Finally

Here is some superb photo documentation of the race. This guy isn’t me and I don’t know him but he deserves accolades for how well he captured the runners and the exquisite scenery.

The Imogene Pass Run Looms Before Me…

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The main event for the year is the famed/notorious Imogene Pass Run. (Three days and a few hours to race time! Am I ready? Doesn’t matter does it? That’s when I’m running.) The website gives the basic description:

“The Imogene Pass Run (IPR) is a 17.1 mile point-to-point mountain race within the western San Juan mountains of Colorado, run along a route which connects the towns of Ouray (7810 ft.) and Telluride (8750 ft.) by way of 13,114 foot Imogene Pass.”

This race has us climbing 5300 ft. After having run multiple 3000+ ft runs, I can confirm that THAT’S A LOT OF CLIMBING. I ask you to ponder, as I have, this passage from the course description:

“Mile 5.45 –   Lower Camp Bird bridge (9755 ft.), spanning Sneffels creek. At this point the runner might philosophize a little and consider just where he or she is in this effort called the Imogene Pass Run. At this bridge you have climbed 1945 feet (net) of elevation in 5.45 miles, at an average of 356 ft./mi., or 6.8% gradient overall. To reach Imogene Pass from here you must climb 3365 feet in the next 4.60 miles, at an average of 731 ft./mi., or 13.85% gradient overall. Your effort so far has simply been a warmup. The steep gradients of the named hills below you are now less than the average gradient ahead of you.”

If you’re not familiar with trail running and/or hiking then these numbers may not mean much to you. If you are a trail runner and you’re a mere mortal such as I, then your head might swim.

My coach, MK Flemming, says she has no worries about my completing the race. That’s solidly reassuring to me. My hope is that I complete it in a respectable time. (That it’s called a “Run” is optimistically generous. Most of us will be doing something like a power hike up that mountain.)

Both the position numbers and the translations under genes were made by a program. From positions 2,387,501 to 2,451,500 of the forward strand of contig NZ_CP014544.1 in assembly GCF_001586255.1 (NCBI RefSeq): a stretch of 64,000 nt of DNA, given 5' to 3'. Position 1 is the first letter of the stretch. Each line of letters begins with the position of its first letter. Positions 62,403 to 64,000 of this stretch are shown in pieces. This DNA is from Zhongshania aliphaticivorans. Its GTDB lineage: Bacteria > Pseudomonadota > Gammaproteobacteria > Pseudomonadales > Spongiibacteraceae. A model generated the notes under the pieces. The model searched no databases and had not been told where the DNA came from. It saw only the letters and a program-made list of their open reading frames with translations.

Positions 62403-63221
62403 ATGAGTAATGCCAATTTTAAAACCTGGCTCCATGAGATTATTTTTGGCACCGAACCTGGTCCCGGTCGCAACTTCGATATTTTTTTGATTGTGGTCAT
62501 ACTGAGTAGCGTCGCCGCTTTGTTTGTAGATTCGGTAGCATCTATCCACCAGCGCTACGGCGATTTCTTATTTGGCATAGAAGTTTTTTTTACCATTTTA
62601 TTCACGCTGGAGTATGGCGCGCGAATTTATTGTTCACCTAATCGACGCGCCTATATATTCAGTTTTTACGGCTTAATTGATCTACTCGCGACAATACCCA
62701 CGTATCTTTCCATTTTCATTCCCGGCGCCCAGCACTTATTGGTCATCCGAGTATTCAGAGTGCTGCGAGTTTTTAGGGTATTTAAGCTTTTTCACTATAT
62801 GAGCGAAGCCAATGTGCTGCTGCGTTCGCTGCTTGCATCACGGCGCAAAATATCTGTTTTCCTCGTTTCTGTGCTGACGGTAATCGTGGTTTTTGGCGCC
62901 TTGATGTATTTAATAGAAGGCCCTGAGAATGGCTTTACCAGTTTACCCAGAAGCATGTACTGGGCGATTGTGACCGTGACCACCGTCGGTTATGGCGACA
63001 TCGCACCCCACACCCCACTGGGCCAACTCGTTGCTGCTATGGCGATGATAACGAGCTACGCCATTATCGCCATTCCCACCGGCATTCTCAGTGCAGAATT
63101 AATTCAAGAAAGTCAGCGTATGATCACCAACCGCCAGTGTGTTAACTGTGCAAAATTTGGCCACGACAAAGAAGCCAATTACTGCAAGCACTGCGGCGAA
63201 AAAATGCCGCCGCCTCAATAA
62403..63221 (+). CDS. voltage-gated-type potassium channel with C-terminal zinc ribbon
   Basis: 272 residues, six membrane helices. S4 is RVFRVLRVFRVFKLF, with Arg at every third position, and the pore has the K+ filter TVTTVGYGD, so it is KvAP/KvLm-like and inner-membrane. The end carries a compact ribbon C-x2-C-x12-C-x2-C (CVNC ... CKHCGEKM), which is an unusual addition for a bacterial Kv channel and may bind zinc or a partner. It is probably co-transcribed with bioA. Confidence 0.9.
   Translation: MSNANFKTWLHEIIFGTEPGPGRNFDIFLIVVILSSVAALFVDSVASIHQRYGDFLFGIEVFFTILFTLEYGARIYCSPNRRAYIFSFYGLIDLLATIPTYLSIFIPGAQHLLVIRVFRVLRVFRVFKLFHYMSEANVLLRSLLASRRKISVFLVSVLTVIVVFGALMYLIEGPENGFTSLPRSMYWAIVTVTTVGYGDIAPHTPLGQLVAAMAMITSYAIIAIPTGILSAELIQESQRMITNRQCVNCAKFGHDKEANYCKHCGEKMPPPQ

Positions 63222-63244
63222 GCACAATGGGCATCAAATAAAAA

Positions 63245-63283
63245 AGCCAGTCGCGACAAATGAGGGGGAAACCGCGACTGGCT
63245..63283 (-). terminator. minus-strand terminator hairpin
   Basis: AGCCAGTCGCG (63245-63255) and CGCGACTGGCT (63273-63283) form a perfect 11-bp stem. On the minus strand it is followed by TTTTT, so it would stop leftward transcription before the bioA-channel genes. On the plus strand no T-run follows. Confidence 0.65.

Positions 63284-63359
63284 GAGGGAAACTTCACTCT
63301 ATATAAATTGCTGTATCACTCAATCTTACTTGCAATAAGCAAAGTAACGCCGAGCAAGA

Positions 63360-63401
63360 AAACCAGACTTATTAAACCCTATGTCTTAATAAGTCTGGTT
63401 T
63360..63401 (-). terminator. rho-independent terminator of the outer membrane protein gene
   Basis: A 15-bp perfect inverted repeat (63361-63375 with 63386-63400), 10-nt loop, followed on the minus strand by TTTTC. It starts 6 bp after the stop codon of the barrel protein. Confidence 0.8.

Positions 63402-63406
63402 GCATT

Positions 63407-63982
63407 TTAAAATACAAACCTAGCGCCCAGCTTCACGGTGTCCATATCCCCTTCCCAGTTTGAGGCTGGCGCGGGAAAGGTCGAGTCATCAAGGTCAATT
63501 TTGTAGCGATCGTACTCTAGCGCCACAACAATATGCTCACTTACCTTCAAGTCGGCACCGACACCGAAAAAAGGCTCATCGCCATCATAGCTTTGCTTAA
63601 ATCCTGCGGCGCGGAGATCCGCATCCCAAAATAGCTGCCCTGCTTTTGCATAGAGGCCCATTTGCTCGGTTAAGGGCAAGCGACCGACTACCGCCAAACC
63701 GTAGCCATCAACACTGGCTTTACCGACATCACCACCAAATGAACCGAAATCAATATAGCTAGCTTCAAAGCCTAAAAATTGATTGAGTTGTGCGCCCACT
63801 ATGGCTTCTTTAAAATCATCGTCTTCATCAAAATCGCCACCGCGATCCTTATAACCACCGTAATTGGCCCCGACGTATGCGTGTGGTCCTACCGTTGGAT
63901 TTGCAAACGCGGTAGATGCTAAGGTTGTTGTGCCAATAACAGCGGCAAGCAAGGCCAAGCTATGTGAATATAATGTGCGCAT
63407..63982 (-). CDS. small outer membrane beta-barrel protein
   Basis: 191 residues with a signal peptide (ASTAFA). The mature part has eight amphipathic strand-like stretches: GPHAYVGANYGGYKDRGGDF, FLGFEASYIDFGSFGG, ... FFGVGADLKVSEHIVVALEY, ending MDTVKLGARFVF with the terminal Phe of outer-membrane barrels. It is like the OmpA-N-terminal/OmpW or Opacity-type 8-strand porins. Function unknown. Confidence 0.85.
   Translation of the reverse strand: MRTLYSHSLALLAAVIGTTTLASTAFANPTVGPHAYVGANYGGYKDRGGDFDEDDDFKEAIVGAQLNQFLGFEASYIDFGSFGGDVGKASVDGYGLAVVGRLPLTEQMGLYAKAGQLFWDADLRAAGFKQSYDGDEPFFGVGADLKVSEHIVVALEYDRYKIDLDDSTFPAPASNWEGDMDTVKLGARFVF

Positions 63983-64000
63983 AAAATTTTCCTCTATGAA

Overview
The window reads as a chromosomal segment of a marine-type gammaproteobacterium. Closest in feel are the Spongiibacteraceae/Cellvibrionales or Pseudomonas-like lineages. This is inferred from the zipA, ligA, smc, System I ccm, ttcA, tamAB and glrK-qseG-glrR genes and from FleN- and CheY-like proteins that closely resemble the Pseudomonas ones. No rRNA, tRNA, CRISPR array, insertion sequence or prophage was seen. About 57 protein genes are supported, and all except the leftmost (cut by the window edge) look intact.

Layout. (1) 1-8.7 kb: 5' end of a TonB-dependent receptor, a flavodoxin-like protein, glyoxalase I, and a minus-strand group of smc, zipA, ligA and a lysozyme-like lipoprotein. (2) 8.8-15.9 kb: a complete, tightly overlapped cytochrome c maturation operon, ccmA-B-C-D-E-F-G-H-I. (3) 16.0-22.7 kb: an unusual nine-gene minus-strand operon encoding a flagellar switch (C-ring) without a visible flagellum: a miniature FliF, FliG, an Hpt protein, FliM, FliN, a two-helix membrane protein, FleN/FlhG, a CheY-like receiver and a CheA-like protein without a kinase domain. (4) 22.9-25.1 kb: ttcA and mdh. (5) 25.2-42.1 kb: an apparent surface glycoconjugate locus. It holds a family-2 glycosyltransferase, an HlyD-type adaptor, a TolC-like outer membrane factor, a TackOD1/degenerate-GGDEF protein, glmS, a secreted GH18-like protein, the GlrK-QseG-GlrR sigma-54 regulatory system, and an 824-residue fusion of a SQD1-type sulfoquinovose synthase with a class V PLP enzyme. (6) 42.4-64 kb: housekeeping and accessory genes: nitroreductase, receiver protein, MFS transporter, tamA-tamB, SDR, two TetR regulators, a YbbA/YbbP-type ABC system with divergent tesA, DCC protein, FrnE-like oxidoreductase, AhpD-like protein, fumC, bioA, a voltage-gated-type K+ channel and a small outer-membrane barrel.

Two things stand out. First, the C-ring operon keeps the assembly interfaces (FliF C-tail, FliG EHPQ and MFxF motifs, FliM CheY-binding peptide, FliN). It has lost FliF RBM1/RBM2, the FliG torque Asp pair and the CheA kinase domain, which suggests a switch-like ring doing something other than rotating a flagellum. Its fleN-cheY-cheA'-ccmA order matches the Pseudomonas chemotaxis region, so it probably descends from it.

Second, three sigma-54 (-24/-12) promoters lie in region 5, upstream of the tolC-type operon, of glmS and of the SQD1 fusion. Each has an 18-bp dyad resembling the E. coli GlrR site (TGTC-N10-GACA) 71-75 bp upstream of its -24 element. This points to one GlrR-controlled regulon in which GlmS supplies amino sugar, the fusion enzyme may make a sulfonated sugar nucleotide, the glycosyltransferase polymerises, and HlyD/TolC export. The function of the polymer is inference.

The site suggests that our run time will be similar to our marathon time. My only road marathon was 3:57. A finish time of 4-5 hours sounds good to me.

I’ve done the work.

Not only do MK’s words give me confidence about the race, but I also I know that I’ve put in the time and effort to prepare for this race. I’ve spent a lot of time trail running. Training started in March. I’ve completed several 4+ hour runs. The race tops out at 13,000 ft. and I’ve been in and around that elevation several times. Runs at 10,000 ft. and above have been common in my training. Gaining elevation has been bread and butter on my runs. Several times a week I’ve gained anywhere from 2000 ft. to nearly 4000 ft. of elevation. Much of that work has been done on 15-20% gradients which is what I’ll encounter on the IPR.

The only minor worry that I have is that I haven’t actually gained 4000 ft. during a run. I’d planned to do so but there aren’t many routes that boast that elevation. I considered ascending one of the nearby 14er peaks but most of those peaks contain scrambling over boulders and scree to get to the summit. Those conditions won’t exist at the IPR. Again, this is not a major concern to me.

Loving the process

In order for success to happen, one must find a way to love the process. (I’ve discussed the idea here.) The mountains are my favorite place to be. I crave time in the wilderness. Solitude and epic views are magic. I always want to go and I never want to leave. (BTW, Time spent in nature can have powerful positive effects on us.) Trail running in the Rocky Mts is more than just fun or recreation. It’s church. Some of my favorite runs include:

I can’t say my heart swelled for every run. A good portion of my training occurred on the steep pitches of the service roads on N. Table Mt., Green Mt. and the short but utterly ridiculously steep Mt. Morrison Trail. These weren’t the most scenic runs. They were nasty and dirty. Thinking of them, I envisage a world filled with the most towering foul language. Still, I love the process.

Loving the gear

All that time on the trail demands adequate gear. Two of my favorite items are these:

Nike Zoom Terra Kiger 3.

Nike Zoom Terra Kiger 3 plus some dirt.

The Nike Zoom Terra Kiger 3 has made my feet very happy. I’ve gone through two pairs. What I like most is the roomy toebox. I’ve had problems in the past with losing some toenails due to friction up front. I’ve had no such grotesque problems with these shoes. And though there’s plenty of room up front, the rest of the shoe is comfortably snug which is reassuring while running over variable terrain. The grip is very solid. The shoe is comfortably flexible and it has what seems to be just the right amount of cushion to protect my feet from sharp rocks and such.

Next, the Ultimate Direction PB Adventure vest has been an excellent purchase. It’s light, breathable, comfortable and it carries a lot of useful gear. Conditions can change rapidly in the mountains and it’s necessary to carry several items in case of bad weather or an injury. Starting at the top: 70 oz bladder, knit hat, soft flask, 1st aid kit and antiseptic, long sleeved technical shirt, waterproof jacket, light neck gaiter, gloves. I can also carry hiking poles but the race doesn’t allow them so I haven’t been using them. Not pictured: the phone which took this picture, lots of bars, gels, cheese sticks, and other fuel.

Ultimate Direction PB Adventure Vest plus most of the gear I carry in it.

Ultimate Direction PB Adventure Vest plus most of the gear I carry in it.